Today, the Bekal Fort and its scenic surroundings are fast becoming an international tourist destination and a favourite shooting locale for filmmakers.
Nearest railway station: Kasaragod, on the Kozhikode-Mangalore-Mumbai route, about 16 km.
Nearest airport: Mangalore International Airport, about 50 km from Kasaragod town.
Anjengo Fort is forever remembered in the pantheons of history as the location of the first trade settlement of the East India Company in Kerala. Legend has it that the English were given this site by the Queen of Attingal for trade purposes. Anjengo or Anjuthengu was a small stretch of land with five coconut trees at the time and the fort was named after the same. The old English Fort that once stood here would be constantly attacked by foreign powers for centuries.
Today, this place provides one with a majestic architectural marvel situated in a picturesque setting. Located near the popular tourist haunt of Varkala,
Nearest railway station: Varkala, about 12 km and Thiruvananthapuram Central, about 37 km.
Nearest airport: Trivandrum International Airport, about 35 km.
Mankayam boasts of two of the finest waterfalls in Southern Kerala, Kalakayam and Kurisadi. A visit to these spots enchants visitors, thanks to the sheer volume of water along with the view these sites offer. It is a wonderful place to simply relax in the water and enjoy the pleasures of the rainforest. Fed by the Mankayam River, these waterfalls are regularly rated high in lists of weekend getaways for residents of Thiruvananthapuram.
Mankayam acts as the focal point for a huge array of picnic spots in the area. One gets to wake up and sleep with the timeless clock of the forest dictating your decisions.
Nearest railway station: Thiruvananthapuram, about 42 km.
Nearest airport: Trivandrum International Airport, about 49 km.
The British called this delightful destination ‘Dutch Quilon’ while the locals refer to it as ‘gold village’. Today, the seaside town of Tangasseri is among the most historically significant locations in all of God’s Own Country, has a series of forts and churches that regularly attract a large number of people.
The Portuguese and the Dutch were responsible for a majority of them, and they give one a glimpse at the initial phase of their time as rulers of the place. Its legendary lighthouse was built in 1902 and stands 144 ft tall, and can be seen from 13 miles out at sea. Observing the simultaneous rise of the sun and the moon while cruising on the popular Lighthouse Road offers you one of the finest visuals in the entire state.
Nearest railway station: Kollam Junction, about 3 km away.
Nearest airport: Trivandrum International Airport, about 59 km away.
This is situated 51 km north of Thiruvananthapuram city in the Thiruvananthapuram district and 37 km south of Kollam (earlier called Quilon), south Kerala. Varkala, a calm and quiet hamlet, lies on the outskirts of Thiruvananthapuram district. It has several tourist attractions that include a beautiful beach, a 2000-year-old Vishnu temple and the Ashramam – Sivagiri Mutt a little distance from the beach.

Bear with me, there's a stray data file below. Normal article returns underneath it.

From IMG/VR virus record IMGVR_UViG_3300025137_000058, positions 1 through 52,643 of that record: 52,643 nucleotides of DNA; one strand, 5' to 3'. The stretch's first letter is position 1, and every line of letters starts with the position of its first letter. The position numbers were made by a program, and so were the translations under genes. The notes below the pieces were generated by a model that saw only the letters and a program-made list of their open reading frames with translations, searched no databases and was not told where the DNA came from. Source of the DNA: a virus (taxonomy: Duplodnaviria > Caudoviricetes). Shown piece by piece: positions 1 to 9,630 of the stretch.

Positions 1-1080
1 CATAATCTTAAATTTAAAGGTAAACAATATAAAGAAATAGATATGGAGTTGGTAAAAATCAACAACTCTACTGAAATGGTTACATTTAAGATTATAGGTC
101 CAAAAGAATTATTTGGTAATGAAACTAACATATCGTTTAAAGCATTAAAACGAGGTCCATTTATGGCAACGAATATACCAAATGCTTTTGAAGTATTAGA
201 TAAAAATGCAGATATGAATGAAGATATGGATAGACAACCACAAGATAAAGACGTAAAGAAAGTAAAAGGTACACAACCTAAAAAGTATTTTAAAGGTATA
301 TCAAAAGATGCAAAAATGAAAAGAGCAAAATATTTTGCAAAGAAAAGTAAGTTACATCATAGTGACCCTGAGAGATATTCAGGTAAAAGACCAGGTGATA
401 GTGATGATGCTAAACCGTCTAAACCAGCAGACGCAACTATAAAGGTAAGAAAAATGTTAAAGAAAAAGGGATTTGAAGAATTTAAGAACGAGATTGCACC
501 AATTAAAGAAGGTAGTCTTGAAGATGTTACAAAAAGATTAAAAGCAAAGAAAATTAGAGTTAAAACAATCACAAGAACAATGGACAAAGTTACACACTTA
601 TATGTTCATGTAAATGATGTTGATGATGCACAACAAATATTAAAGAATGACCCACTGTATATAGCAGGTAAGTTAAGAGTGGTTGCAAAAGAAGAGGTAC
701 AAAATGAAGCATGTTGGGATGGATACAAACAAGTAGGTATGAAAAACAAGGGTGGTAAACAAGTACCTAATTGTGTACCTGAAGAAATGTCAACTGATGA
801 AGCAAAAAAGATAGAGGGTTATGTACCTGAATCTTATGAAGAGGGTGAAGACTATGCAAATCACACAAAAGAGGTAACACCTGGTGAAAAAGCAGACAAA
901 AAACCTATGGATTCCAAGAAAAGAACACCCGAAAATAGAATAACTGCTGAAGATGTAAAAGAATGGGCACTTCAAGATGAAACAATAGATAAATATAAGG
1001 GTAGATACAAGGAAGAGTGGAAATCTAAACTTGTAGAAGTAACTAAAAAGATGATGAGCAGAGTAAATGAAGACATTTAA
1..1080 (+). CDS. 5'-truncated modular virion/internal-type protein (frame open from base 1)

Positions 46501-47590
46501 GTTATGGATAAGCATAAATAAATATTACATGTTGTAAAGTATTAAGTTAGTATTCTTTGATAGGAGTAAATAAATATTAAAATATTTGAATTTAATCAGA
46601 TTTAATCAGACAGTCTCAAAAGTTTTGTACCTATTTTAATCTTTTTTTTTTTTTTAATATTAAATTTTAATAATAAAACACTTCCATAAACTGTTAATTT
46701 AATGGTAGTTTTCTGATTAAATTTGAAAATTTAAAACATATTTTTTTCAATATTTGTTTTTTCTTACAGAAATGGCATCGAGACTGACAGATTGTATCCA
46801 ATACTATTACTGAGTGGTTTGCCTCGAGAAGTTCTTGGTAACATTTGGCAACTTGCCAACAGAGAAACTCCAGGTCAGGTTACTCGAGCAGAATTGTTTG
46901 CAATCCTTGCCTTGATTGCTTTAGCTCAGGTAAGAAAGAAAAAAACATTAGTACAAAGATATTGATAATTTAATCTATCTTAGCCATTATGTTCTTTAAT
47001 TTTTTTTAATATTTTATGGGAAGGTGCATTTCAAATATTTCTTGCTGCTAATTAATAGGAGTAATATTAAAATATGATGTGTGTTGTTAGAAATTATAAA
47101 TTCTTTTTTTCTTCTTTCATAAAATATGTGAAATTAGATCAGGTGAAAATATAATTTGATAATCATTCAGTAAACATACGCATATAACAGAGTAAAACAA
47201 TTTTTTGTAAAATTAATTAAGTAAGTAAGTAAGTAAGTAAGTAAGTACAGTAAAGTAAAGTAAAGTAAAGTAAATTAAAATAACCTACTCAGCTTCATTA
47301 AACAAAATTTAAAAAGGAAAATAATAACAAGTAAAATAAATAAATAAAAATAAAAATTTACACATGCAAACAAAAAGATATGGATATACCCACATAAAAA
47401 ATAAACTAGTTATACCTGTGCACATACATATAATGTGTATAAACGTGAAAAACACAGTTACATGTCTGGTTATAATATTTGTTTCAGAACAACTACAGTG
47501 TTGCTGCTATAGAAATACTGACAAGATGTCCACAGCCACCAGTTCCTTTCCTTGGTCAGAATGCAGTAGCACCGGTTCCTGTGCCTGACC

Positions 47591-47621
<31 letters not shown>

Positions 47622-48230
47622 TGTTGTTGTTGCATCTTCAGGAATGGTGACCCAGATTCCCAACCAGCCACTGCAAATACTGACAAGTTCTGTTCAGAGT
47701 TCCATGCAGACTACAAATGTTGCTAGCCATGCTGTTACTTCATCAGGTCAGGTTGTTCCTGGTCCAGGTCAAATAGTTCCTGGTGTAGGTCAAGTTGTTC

This is 10 km from Varkala, is renowned for a natural spring. This spring is considered to have medicinal and curative properties. A dip in the holy waters at this beach is believed to purge the body of impurities and the soul of all sins; hence the name ‘Papanasam Beach’. (papanasam = the destruction or end of papa or sins).
A two thousand-year-old shrine, the Janardhanaswamy Temple stands on the cliffs overlooking the beach, a short distance away. The Sivagiri Mutt, founded by the great religious reformer and philosopher Sree Narayana Guru (1856 -1928), is also close by. Shree Narayana Guru propagated the ideology: “One caste, one religion and one God”, in a society torn by the taboos of caste system. Varkala offers excellent accommodation facilities for tourists and is fast becoming a popular health resort with many Ayurvedic massage centres.
Chavakkad Beach is in Thrissur and is famous for the Azhimukam, the confluence of the river and sea. Visitors throng here to observe this delightful phenomenon. It is a great place to swim and relax in a serene environment. The nearby lighthouse attracts frequent visitors as well.
On the other side of the beach is Ramachapadam, a vast farmland of the Ayurvedic herb, Ramacham. The fish market available in the evening sees a huge crowd every day. It is among the best picnic spots in Thrissur.
Nearest railway station: Guruvayoor, about 5 km and Thrissur, about 29 km.
Nearest airport: Cochin International Airport, about 79 km.
Nattika Beach (Thrissur)
This is a tranquil beach in Thrissur. Nattika Beach, has a very unique claim to fame. Home to a typical fishermen’s village with longstanding traditions and simple inhabitants, its celebrity status was cemented after becoming the location where the Malayalam cult classic movie, Chemmeen, was shot.
It offers a number of attractions such as backwater cruises, country boat rides, elephant rides and cultural performances for the visitors. Film buffs and tourists alike will find much to admire about this pristine beach.
Nearest railway station: Thrissur, about 30 km.
Nearest airport : Cochin International Airport, about 55 km.